We stayed two nights at the Staybridge Suites in Overland Park in May of 2021. The accessible room we stayed in was very spacious, as you can see from the pictures below.
The living/kitchen area and bedroom were open, but the bedroom and bathroom were defined as a separate space, so when we visited with those who came to our room, it wasn’t awkward.
The bathroom was well laid out.
The sink area had a lot of room. The sink itself was a bit difficult to reach from my wheelchair, but manageable. The mirror was large and very practical, plus there was a very practical full-length mirror in the living space as seen in the first picture.
The bathtub had a lot of well-placed grab bars, an adjustable spray nozzle with a long hose and easy to reach and use controls. There wasn’t a shower chair present, but perhaps there was one available upon request.
The toilet’s grab bars were well-placed, more than sufficient, and there was plenty of room around the toilet.
The pocket door was a great convenience and the handle on it made it especially easy to use. For some reason (I didn’t look closely), the door didn’t open all the way which is unfortunate.
There was a generous closet area in the bathroom.
I truly enjoyed the decor in this hotel. Everything pleased my eye, from the lamps,..
to the carpet, paint and light fixtures in the hallways,..
to the feel of the front desk and its customer service,..
to the architecture of the outside,..
to the pleasant outdoor sitting areas.
There wasn’t a thing I didn’t like about the hotel. I hope when we return to that area, we can stay at the Staybridge Suites again.
My mother came to visit a few months ago, and with her she brought a big box. Going through the box was an adventure of sorts. It was a curious collection of random items. There were pictures I hadn’t seen before, old time negatives, CDs, cryptic notes on paper and information I had asked for – those and more had all been placed in that box with my name on it. Some of the things we went through together while she was here, but time ran out and some things were left for me to go through on my own after she left. My head told me to go through the box after the holidays or after I finished the five projects I’m working on or when the elusive slowing down of life happens. But my heart told me to tackle it soon. I’m glad I listened to my heart.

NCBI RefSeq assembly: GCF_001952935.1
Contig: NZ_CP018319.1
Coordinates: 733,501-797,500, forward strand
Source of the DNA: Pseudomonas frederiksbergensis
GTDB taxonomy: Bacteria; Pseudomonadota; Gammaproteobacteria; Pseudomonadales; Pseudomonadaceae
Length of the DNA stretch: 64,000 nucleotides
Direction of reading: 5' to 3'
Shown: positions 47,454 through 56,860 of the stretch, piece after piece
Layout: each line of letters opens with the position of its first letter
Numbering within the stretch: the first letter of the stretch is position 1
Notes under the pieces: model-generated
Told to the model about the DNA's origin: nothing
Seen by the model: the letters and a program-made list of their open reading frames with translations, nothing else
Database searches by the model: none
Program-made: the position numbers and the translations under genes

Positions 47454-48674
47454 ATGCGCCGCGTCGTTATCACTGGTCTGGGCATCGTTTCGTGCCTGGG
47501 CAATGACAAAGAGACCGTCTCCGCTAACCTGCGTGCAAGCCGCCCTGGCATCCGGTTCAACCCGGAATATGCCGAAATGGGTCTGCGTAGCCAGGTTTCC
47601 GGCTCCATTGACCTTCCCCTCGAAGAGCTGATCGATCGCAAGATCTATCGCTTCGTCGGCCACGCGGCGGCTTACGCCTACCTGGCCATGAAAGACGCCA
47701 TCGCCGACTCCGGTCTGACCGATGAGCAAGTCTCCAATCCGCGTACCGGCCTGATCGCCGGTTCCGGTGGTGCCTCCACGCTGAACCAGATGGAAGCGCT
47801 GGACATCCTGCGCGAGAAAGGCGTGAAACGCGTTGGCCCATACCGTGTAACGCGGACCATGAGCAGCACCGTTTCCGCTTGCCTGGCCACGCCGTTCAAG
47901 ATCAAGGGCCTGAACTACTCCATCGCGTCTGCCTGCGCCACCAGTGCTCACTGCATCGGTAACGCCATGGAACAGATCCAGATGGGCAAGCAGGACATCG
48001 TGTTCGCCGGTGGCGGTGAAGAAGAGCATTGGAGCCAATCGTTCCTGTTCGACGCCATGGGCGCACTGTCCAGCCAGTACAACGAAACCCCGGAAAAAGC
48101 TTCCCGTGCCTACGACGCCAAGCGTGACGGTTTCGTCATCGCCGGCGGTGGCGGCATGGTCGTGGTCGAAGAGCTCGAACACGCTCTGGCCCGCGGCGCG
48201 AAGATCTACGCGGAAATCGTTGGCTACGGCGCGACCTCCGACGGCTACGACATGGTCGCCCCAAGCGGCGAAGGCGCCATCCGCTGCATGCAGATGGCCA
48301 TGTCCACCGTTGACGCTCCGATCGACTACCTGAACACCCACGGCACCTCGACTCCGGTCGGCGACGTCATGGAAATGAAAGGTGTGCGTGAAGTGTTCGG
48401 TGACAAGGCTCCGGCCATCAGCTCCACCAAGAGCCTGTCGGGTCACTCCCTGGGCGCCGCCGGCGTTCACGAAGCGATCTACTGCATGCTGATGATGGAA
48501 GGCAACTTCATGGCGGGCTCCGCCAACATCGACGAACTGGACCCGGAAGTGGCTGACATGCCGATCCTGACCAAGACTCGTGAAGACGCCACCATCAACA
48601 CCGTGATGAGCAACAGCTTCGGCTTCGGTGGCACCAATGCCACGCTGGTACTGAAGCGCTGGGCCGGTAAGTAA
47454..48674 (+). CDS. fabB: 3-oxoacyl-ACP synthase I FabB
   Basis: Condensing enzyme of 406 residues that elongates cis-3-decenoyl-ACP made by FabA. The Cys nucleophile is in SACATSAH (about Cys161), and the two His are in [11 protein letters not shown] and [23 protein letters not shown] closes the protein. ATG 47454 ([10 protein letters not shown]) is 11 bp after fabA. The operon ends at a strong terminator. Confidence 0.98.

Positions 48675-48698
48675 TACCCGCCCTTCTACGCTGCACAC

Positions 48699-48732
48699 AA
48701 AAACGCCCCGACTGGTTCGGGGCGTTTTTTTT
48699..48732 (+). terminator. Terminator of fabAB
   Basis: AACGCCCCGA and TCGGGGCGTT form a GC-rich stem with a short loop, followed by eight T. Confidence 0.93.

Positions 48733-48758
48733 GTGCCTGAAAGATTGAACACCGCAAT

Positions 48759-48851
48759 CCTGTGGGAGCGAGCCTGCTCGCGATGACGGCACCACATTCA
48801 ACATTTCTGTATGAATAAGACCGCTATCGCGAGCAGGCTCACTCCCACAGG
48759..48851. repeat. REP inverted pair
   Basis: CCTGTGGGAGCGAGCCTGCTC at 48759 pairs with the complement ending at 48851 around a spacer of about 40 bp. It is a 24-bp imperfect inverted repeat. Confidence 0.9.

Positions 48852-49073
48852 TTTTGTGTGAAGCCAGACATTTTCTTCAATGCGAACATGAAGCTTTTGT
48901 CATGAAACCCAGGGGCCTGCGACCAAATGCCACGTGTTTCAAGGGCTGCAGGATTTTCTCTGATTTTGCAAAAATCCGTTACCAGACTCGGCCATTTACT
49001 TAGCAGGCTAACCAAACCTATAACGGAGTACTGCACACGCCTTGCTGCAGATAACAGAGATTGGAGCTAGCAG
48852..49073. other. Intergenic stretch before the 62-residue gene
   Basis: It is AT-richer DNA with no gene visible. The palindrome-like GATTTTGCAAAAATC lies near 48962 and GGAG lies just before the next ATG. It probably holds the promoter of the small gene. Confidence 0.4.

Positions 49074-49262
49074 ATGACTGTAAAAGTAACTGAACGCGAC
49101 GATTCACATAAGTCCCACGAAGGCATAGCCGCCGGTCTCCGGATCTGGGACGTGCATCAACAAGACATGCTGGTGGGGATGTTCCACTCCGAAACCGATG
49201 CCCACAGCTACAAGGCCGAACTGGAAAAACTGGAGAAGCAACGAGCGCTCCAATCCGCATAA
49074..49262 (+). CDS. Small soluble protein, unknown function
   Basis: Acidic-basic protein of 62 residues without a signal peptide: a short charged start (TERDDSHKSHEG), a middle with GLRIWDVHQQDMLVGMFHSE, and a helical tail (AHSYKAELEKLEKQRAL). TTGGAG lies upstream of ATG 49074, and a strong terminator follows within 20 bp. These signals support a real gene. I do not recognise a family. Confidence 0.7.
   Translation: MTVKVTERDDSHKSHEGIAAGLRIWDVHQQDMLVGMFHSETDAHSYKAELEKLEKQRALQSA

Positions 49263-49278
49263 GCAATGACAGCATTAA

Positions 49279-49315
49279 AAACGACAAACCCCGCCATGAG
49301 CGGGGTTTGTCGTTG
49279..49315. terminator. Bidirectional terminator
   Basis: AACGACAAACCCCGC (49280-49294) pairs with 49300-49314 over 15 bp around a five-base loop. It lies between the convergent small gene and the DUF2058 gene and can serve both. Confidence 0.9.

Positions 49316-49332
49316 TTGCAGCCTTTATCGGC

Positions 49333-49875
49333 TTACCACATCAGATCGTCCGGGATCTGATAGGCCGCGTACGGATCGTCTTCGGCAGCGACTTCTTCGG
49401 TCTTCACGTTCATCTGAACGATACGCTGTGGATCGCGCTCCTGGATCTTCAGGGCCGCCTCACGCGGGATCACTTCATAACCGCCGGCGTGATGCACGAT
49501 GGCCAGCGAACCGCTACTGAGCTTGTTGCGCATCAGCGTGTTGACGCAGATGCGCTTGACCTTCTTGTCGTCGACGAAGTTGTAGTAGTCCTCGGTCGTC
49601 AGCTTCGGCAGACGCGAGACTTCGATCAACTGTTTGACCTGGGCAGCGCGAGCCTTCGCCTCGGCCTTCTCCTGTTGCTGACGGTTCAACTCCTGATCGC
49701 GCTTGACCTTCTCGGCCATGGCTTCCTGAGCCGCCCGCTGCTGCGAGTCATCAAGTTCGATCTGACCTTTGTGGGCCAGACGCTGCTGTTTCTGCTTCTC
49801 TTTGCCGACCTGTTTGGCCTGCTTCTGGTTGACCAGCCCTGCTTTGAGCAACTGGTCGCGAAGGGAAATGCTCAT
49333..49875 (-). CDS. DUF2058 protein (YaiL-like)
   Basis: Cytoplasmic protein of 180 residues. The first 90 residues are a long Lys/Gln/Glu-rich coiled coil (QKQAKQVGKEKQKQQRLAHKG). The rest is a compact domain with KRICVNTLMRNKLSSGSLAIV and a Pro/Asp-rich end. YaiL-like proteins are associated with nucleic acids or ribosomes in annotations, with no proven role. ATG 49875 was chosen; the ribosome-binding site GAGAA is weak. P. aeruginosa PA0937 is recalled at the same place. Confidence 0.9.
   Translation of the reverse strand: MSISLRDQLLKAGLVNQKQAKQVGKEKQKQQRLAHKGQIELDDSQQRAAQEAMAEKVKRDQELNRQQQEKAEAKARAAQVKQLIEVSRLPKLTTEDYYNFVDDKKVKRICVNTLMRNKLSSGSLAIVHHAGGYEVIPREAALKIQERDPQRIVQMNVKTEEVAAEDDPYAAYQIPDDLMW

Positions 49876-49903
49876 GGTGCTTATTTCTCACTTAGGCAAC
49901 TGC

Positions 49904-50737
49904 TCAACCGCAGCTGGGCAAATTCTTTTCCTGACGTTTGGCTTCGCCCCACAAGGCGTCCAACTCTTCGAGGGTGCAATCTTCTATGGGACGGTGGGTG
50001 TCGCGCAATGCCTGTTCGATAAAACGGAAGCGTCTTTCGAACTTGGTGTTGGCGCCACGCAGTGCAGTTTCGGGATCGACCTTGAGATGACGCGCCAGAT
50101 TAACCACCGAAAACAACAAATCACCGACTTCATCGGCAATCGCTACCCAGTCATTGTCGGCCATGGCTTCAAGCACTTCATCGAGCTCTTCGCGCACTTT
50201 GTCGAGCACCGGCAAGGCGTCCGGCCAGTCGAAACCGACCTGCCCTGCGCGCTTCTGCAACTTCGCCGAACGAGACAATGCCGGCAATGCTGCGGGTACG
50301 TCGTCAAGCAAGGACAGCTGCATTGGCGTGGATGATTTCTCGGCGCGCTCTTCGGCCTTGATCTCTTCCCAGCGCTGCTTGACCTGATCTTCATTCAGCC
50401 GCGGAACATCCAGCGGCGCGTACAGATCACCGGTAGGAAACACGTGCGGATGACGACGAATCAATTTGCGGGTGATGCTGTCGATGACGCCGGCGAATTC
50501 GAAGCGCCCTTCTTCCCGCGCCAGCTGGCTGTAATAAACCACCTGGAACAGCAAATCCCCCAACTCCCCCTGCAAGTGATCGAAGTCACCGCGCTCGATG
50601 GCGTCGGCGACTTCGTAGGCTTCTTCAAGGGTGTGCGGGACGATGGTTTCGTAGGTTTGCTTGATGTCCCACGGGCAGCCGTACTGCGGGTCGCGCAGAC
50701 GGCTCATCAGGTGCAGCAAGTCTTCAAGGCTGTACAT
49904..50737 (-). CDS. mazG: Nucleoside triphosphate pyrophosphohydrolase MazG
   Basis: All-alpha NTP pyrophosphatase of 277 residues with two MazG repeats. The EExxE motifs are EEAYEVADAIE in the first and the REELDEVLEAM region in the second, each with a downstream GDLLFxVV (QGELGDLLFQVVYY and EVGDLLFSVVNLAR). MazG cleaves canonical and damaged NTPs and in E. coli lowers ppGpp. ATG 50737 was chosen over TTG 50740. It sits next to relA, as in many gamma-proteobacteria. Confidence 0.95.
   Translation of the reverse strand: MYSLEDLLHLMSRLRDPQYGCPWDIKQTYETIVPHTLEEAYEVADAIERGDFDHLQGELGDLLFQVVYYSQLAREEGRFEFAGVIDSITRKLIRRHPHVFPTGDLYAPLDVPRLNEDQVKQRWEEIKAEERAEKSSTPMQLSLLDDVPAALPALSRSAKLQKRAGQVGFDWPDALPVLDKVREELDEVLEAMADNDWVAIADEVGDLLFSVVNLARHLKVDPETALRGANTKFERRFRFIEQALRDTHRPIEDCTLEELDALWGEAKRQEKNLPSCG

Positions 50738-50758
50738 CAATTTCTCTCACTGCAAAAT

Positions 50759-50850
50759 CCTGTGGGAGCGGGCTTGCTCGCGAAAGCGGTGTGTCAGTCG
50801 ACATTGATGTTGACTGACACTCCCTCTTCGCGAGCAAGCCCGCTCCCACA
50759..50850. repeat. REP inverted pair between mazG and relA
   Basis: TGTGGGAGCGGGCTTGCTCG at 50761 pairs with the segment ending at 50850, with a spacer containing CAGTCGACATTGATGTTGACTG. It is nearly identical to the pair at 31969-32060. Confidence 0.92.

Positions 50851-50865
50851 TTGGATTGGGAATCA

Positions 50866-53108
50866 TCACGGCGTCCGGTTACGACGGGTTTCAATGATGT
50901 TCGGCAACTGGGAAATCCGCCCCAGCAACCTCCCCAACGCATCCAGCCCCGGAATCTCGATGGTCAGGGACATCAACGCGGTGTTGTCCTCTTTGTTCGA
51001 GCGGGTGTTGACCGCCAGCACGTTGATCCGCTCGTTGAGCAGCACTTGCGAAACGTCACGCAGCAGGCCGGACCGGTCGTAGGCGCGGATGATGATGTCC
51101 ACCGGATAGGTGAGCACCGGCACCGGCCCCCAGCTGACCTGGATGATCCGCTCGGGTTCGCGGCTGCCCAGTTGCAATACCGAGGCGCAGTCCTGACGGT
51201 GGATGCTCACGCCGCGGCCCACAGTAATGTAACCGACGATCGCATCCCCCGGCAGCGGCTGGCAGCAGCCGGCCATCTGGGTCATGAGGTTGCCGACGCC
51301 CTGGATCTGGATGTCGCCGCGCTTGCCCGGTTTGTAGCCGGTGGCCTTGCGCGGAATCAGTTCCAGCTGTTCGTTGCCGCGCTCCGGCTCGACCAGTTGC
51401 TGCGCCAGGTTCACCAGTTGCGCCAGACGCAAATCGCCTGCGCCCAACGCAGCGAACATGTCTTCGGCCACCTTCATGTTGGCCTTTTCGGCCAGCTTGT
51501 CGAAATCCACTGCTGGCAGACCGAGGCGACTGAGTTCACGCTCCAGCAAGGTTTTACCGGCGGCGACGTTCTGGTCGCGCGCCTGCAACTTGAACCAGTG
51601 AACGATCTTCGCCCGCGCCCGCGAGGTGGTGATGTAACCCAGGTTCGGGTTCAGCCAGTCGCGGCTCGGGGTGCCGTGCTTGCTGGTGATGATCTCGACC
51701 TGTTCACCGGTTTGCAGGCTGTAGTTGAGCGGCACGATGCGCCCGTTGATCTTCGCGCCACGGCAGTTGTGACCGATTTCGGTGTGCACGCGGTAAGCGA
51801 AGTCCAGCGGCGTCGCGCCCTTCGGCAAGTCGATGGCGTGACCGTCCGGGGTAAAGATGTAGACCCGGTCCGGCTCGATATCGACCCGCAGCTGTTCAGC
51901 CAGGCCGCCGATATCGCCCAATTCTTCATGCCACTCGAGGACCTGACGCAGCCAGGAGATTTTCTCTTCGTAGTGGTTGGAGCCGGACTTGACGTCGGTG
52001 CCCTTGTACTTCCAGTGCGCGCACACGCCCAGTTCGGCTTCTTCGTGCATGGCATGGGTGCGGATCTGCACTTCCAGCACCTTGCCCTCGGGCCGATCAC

I went through each paper and picture. I checked information on our family chart. I went through every CD of pictures, adding to files those I didn’t already have. I made good progress, but there were some items I didn’t understand which required questions and answers. One thing in particular puzzled me. It was a small gray pouch. And inside the pouch were tucked two quarters. I wondered what the purpose of the pouch could possibly be.
Everyone goes through difficult times. My mother has been through more than most. She has endured big challenges with grace. During one such challenge, her father wanted to do something practical to show his love and support. He gathered things that he likely already had on hand and he hand-stitched a little pouch, the perfect size to comfortably hold two quarters. He designed the pouch to close securely with a snap and he attached a short chain that would allow the pouch to hang next to keys on a keychain where it would always be handy to use if needed. And when he had finished his handiwork, my grandpa gave that little pouch to his daughter, my mom.
Mom explains the purse this way:“Long before the days when we had cell phones, phone booths were located where people could stop and make a phone call, and there were a lot of them. Phone calls in those booths cost $.25. My dad gave me this little purse with quarters in it so if I ever got in trouble, I would always have a quarter to call him and he would come and help me. That happened during an uncertain time in my life. It was such an act of love and care from him that it meant a lot to me.”
My mom kept that pouch for many years. It was a reminder to her of her father’s love. She parted with it to give it to me to tell another family story, a story of love between a father and daughter, of care and concern, and one that provided a powerful statement of protection and a sense of security during a scary time.
There is no practical use for that pouch anymore. It’s another item of family history that holds no monetary value yet seems priceless at the same time. I will keep the pouch in a place where it will remind me that my family history is more than names and dates. Each story about a person in our lineage sheds light to the personality of the name on a chart. Like the stitches holding the pouch together, my family history is a collection of stories that weave love through past generations and create a meaningful foundation for those who follow. I’m looking forward to telling my children about the tiny gray pouch and it’s purpose.
While scanning, consolidating, labeling and ordering pictures on the computer, I was concentrating on recording history. I documented facts about my parents, grandparents and other ancestors. I had immersed myself in the past.
However, life requires us to step out of the time machine and live in the present. The joys and the sorrows of everyday life take time, energy and thought, so taking a break from my dive into family history to concentrate on the present was necessary. Through marriages, my own family has been adding to the family tree. And through the birth of new lives, Mr. Legs and I have become grandparents ourselves.